What it means #1. VMWare is solidly in the market to provision service providers with email. Service providers that want to resell Google or Microsoft's email have the benefit of low capital costs and rapid deployment. But service providers that don't want to resell another vendors' cloud services need a solution that runs at low cost on cheap servers with easy peasy provisioning. That's what the Zimbra collaboration appliance promises. Will it deliver? Love to hear from service providers on this one.
What it means #2. VMWare drives another nail into the coffin of on-premises business email. At $5/mailbox/month for cloud email, if you take away client software and mailbox administration costs, our analysis shows that it costs twice as much to host a mailbox yourself than to host it in the cloud. This offering gives service providers around the world the opportunity to compete at that price. So who would use on-premises email? Only someone with stringent requirements, massive scale, or a recent upgrade. Even the federal government is moving to cloud-based email as GSA has announced.
Zimbra has been the sleeper cloud-based email provider for the enterprise. I've known about the Bechtel deal -- roughly 50,000 seats globally -- for some time, but couldn't talk about it. Though it's been a while since I've spoken to Ramesh May, he did share some important facts with me:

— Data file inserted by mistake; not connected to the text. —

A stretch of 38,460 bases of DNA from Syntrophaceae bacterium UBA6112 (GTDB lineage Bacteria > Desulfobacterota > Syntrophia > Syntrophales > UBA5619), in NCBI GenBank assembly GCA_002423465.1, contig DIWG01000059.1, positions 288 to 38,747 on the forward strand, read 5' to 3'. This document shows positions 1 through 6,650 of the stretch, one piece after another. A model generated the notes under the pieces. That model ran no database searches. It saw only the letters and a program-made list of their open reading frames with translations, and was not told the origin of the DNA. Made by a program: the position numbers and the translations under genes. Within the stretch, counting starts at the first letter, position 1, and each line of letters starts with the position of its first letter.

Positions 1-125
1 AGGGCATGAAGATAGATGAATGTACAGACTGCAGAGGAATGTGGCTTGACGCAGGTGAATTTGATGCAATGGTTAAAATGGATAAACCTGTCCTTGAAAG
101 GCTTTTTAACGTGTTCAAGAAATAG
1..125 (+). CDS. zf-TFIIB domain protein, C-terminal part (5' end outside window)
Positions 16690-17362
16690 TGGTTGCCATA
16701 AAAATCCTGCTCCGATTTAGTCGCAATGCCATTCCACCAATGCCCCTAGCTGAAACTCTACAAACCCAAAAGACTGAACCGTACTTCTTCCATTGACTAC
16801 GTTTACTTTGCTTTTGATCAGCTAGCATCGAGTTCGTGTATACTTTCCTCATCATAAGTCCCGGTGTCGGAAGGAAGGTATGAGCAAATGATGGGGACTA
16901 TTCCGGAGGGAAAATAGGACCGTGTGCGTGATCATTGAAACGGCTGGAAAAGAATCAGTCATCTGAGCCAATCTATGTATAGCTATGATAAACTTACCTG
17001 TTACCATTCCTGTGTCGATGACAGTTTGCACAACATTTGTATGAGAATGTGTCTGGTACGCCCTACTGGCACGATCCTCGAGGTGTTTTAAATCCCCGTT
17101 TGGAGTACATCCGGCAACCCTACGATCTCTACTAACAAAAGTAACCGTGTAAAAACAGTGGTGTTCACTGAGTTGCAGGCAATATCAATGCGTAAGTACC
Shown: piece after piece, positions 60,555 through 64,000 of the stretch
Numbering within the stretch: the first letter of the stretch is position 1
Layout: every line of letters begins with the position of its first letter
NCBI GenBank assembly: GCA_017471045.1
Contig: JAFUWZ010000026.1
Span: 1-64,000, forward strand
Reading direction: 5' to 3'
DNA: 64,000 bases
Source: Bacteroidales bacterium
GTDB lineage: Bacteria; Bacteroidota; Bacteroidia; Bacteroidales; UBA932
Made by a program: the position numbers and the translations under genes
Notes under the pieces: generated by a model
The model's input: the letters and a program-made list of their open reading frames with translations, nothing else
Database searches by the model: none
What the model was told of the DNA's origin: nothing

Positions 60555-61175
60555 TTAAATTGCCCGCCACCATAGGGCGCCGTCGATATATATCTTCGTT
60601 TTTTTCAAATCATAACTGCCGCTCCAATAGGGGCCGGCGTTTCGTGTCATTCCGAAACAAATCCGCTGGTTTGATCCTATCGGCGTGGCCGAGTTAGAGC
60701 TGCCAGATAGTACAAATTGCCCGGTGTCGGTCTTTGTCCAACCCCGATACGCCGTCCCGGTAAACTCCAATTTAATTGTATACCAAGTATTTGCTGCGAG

1. Zimbra's code base is open source, with a 20,000 active members in the community. The Zimbra code base runs on Linux. It can be downloaded to run on-premises and it also is the foundation of Zimbra's cloud email service.
2. Yahoo! Zimbra was selling an email seat for $28/mailbox/year for 50+ seats. We'll be interested to see how the pricing changes.
3. The company was working with the community on adding instant messaging, expanding widgets, and building an offline email client. We also saw some interesting mashup and document viewing features.
4. Back in April, the company had 130 employees, 600+ .edu customers, 44M mailboxes, and 60,000 customers.
So why hasn't Zimbra been bigger on the national stage selling its hosted (80% of seats) and on-premises (20% of seats) email and calendaring solution? Two reasons.
First, Yahoo! did not build a direct sales force that way Google and every other enterprise email provider did.
Second, because a lot of these seats are sold through service providers. Comcast and NTT Communications have been selling Zimbra seats. You may be running Zimbra and not even know it.
So now it becomes clearer why VMWare bought this massively successful email provider.